Green Band Trailer

Trailers are an under-appreciated art form insofar that many times they’re seen as vehicles for showing footage, explaining films away, or showing their hand about what moviegoers can expect. Foreign, domestic, independent, big budget: What better way to hone your skills as a thoughtful moviegoer than by deconstructing these little pieces of advertising?

This week we try to get to know Foley artists a little better, get really real when it comes to going to the big house, have a mental breakdown, get spooked inside a haunted house, and have our attention locked in to what opioids and heroin are doing to us.

Actors of Sound

Whenever the words “Foley artist” are used in conversation I will forever be reminded of this fantastic sketch that Ben Stiller and Janeane Garofalo did for the 1996 MTV Movie Video Awards.

In my mind’s eye it’s now taken over two decades before director Lalo Molina has made a documentary to create a portrait of what these artists do to make sounds come alive that will hopefully flush the more comedic notions of this profession out of my mind. I’m sure those familiar with the work might find the insights here slight and not worth much attention but these are the kinds of individuals I would enjoy watching. Much like Score did for the Svengalis of movie soundtracks so too, hopefully, this will give the proper credit for an interesting way to help make movie magic happen.

Tilt

Keep me off balance.

I kind of want to get all up in the skin of this movie. I like being unnerved and director Kasra Farahani certainly has accomplished that with a story that not only is being withheld but manages to sell us on its potential more than anything else. The pull-quotes and accolades pasted on the screen more than helps to secure the promise that you certainly will feel something after sitting with it. Whether that’s abject disdain or something coming close to pure delight this trailer does not scrimp on showcasing its unique style. I’m in.

Marrowbone

When it comes to horror this is the way to go.

Director Sergio G. Sánchez certainly knows what he’s doing, as he was the talented pen behind 2007’s The Orphanage, and even though there doesn’t seem like a lot is going on in this movie it just feels dramatic enough to warrant putting this on the radar to see if it can deliver on those deep unsettling scares that are far more satisfying than any slasher ever could. What I enjoy most about the trailer here is just how open it is with setting up with why we’re here while still keeping things vague enough to elicit curiosity.

Survivors Guide to Prison

Scared straight.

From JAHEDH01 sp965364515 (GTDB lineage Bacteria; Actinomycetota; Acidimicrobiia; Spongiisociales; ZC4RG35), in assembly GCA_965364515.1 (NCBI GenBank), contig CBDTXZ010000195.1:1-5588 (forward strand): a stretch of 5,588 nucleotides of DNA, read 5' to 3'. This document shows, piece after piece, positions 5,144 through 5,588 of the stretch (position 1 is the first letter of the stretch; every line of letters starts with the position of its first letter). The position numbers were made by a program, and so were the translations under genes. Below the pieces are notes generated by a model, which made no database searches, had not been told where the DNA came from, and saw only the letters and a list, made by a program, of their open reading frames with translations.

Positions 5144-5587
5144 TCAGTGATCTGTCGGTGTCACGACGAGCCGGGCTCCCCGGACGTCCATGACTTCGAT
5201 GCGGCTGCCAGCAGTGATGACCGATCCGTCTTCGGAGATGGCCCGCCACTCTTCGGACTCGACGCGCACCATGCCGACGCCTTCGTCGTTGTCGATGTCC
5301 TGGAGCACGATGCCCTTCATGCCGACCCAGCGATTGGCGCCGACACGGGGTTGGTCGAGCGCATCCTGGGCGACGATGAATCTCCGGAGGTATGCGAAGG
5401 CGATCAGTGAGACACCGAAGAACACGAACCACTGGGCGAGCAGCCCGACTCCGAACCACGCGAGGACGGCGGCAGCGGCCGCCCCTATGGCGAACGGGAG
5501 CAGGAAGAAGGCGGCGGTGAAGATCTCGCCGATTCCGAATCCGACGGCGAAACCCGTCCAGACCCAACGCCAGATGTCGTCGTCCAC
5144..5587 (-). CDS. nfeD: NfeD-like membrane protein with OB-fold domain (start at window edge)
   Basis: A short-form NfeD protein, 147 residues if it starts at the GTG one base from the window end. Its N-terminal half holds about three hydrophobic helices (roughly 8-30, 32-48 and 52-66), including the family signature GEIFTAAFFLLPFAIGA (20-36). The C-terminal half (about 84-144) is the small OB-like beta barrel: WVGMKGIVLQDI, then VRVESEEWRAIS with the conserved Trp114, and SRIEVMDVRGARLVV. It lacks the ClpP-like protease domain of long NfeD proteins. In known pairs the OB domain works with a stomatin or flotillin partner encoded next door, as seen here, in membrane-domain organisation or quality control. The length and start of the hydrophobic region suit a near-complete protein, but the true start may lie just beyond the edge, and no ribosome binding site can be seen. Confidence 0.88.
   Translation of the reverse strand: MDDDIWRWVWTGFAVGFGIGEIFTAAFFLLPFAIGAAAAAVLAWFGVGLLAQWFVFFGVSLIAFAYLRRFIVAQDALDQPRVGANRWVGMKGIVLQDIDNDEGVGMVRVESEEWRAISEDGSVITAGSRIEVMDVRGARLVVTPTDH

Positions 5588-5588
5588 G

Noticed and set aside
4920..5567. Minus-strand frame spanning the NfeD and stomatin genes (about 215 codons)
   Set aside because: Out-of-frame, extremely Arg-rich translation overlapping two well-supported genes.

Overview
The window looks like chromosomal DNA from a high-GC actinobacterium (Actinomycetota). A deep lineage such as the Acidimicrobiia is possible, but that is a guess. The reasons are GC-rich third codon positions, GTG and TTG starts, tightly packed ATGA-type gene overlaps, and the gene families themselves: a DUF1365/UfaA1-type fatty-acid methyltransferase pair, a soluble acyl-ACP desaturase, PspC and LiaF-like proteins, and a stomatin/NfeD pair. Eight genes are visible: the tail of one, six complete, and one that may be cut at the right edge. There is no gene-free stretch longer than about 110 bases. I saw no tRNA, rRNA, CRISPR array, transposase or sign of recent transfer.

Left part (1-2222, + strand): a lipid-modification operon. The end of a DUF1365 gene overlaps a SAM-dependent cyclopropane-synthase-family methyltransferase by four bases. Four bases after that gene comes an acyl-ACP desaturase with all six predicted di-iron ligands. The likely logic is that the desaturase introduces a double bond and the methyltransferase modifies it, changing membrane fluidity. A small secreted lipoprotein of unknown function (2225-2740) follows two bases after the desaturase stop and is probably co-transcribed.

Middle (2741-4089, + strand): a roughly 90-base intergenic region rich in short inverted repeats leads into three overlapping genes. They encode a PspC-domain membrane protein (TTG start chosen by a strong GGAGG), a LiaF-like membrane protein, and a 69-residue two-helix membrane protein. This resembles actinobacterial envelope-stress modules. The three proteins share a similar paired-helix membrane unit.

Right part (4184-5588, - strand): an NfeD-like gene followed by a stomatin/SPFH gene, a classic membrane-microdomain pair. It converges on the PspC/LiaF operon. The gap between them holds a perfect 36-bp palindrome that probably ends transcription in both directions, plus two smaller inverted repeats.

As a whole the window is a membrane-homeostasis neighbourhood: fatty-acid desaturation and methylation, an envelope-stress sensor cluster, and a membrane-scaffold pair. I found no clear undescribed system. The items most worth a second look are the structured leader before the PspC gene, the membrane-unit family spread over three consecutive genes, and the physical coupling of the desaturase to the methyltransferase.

Director Matthew Cooke, who many would know by his work on 2012’s How to Make Money Selling Drugs, is back with a documentary that should serve as a sobering enough reminder to anyone that getting put away is not just something that can happen but just how easily it can happen. Not only that but the mental scars it can leave after surviving on the inside are devastating enough to have Busta Rhymes break down by just reminiscing on his time in the clink. A little cinematic, but heavy on the insights gleaned by those who have lived through it, I am hoping it sheds light on the vile inner workings of a privatized prison system that has zero incentive to rehabilitate, thereby perpetuating a cycle of recidivism that simply enriches the worst profiteers of this practice.

The Trade

Opioids.

One of the things that help to address things like the opioid crisis in this country, and I feel this way about gun violence, war, any issue that is worth talking about, is to stop showing it in terms of abstractions. Sure, you have headlines and neatly prepared news stories or books written about what a scourge this is but in order to fully appreciate what is happening you need to get closer. Directed by the fantastic Matthew Heineman who gave us the Oscar nominated Cartel Land pulls in tight. Much in the same way that The New Yorker punched you square in the face with the amazingly well-done photojournalism piece “Faces of an Epidemic” what we get here is unvarnished and I appreciate it. Don’t remove the hand off the neck of the person trying to look away, show it all, let the stories tell themselves without candy coating it with nary a thickness of a millimeter when trying to explain what these drugs are doing. Frankly, the war on drugs was over before it began and this is an unwinable war, you have deeply entrenched anti-narcotic enforcement infrastructure that has no vested interest in actually eliminating the problem, thus eliminating themselves, but there is a path to reacting to how we as a society address drug abuse. Gripping stuff, to be sure.

Nota bene: If you have any suggestions of trailers to possibly be included in this column, even have a trailer of your own to pitch, please let me know by sending me a note at Christopher_Stipp@yahoo.com or look me up via Twitter at @Stipp

In case you missed them, here are the other trailers we covered at /Film this week:

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